Nightshade in Deathstroke #33

In Blue Beetle, a retired-from-heroics Ted Kord references Nightshade by name, calling her "a comely young superheroine from back in my Beetle days".[6]

In the "Batman Vs. Deathstroke" story arc of Deathstroke, Nightshade appears as an antagonist to Deathstroke, both seeking to recover a biological weapon. Nightshade sends a living shadow to attack Deathstroke and grab the box with the weapon on a memory key after he had extracted it from an ice wall. Deathstroke assumes that Amanda Waller has something to do with this, but Nightshade responds that both he and she herself aren't with the Suicide Squad anymore but are still tangled with US intelligence operations. As she attacks with her magic, she mentions that she is an orphan and the last of her line, Homo magi and the royal house of the Land of Nightshades. She can't transport Deathstroke to the Land of Nightshades, because the promethium in his equipment is capable of absorbing most types of energies including the Night Force. Instead, she uses her shadow-matter raven Hugin to transport Robin (Damian Wayne), who Deathstroke is working with begrudgingly, to the Land of Nightshades (where humans are driven insane as they're faced with their worst nightmares) to force Deathstroke to open the box and give the weapon inside to her, because she can't safely open it herself without setting off the explosives in the box. She states that the weapon is terrible and that she will destroy the weapon, even though that will go against her employer. After throwing the box to Robin, she also threatens Deathstroke that Robin might open the box and thereby set off the explosives during his insanity. Deathstroke says that they both know she won't let Robin die, but she responds that she used to know but a lot of has changed. After Deathstroke gets Robin out of this realm, he opens the box and hands over a corrupted duplicate that Robin has switched for the real one. She then flies away with the duplicate, while Robin refuses to hand over the actual weapon to Deathstroke.[7] Later, Adeline Kane reveals to Batman, disguised as Deathstroke, that she had hired Nightshade to secure the biological weapon.[8]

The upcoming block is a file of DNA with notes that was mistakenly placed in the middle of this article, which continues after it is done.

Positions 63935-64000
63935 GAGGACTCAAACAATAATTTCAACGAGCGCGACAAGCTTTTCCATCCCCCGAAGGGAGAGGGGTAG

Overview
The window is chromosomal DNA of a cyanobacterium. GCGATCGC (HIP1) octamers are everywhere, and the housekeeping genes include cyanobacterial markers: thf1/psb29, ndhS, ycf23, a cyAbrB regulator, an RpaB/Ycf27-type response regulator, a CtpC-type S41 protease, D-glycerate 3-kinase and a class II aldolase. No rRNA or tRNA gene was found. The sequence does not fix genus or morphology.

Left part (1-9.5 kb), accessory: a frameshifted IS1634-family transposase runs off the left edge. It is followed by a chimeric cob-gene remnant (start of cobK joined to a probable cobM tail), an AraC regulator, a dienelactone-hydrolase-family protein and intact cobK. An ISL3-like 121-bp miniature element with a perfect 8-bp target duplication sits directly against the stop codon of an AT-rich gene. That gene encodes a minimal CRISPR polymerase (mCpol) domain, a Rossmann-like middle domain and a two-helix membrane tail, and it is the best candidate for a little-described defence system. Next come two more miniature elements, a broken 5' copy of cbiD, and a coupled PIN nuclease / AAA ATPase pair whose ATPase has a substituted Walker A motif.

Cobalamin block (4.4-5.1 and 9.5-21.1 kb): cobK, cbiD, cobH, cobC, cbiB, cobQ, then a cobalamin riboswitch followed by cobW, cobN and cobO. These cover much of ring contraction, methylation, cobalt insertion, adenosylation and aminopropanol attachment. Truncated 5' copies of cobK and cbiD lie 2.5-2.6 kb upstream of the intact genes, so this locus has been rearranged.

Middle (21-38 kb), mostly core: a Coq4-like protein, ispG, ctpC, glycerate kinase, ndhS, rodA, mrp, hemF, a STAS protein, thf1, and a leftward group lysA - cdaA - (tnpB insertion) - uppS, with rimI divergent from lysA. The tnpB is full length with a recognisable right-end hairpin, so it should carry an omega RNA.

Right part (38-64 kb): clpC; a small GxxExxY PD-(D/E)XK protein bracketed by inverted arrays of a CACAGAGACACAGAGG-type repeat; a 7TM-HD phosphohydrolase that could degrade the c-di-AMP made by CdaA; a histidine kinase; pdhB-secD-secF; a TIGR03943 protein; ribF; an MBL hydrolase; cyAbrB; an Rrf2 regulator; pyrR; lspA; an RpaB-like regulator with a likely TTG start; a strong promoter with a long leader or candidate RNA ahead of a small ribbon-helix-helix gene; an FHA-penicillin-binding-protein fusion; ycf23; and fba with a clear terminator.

In "The Witching Hour" crossover story arc, she is seen during a Sisterhood of the Sleight Hand meeting at the Oblivion Bar where she rescues Traci 13 by pulling her into the shadow dimension, as Witchfire possessed by Hecate burns and thereby kills many of the people inside the bar.[9] After escaping through the shadow dimension, alongside Traci 13 and Enchantress, Nightshade is seen using shadows to capture Manitou Dawn who is also possessed by Hecate.[10] In the finale of the arc, she is seen alongside a few other heroes as they confront and defeat Hecate who was then possessing Wonder Woman.[11]

In Doomsday Clock, she appears alongside Blue Beetle, the Question, and Captain Atom in the Bug airship as they travel to Mars. There, they and many of Earth's other superheroes confront and fight Doctor Manhattan. In the battle, she fires blasts of shadows to him. All the superheroes are, however, defeated and incapacitated by Doctor Manhattan.[12]

Powers and abilities[edit]

Nightshade's powers are hereditary as the only surviving member of the royal family of the Land of Nightshades.

She can teleport herself and others by passing them through the Land of Nightshades. She can magnify and shape shadows into solid or semi-solid forms. She is learning to create shadow homunculi and has created two ravens out of shadow-matter to serve as scouts for her; she has named them Hugin and Munin after the legendary ravens belonging to the Norse deity Odin.

Nightshade absorbed the Succubus into her body after the Suicide Squad mission on which Larry died, and doing so made her appear less human: her skin turned white and her hair became living shadows. She is now the only person capable of accessing the haunted dimension known as the Land of Nightshades.

Other versions[edit]

  • Earth-Two: An enemy of the Golden Age Sandman (Wesley Dodds), this Nightshade had the ability to control plants. Upon his revival in the 1980s series All-Star Squadron, he was renamed "Ramulus" to avoid confusion with the Eve Eden character and became a member of the Monster Society of Evil.
  • Earth-4: In the final issue of 52, a new Multiverse is revealed, originally consisting of 52 realities. Among the parallel realities shown is one designated "Earth-4". As a result of Mister Mind "eating" aspects of this reality, it takes on visual aspects similar to the pre-Crisis Earth-4, including Nightshade and the other Charlton characters. The names of the characters are not mentioned in the panel in which they appear.[13] Based on comments by Grant Morrison, this alternate universe is not the pre-Crisis Earth-4.[14]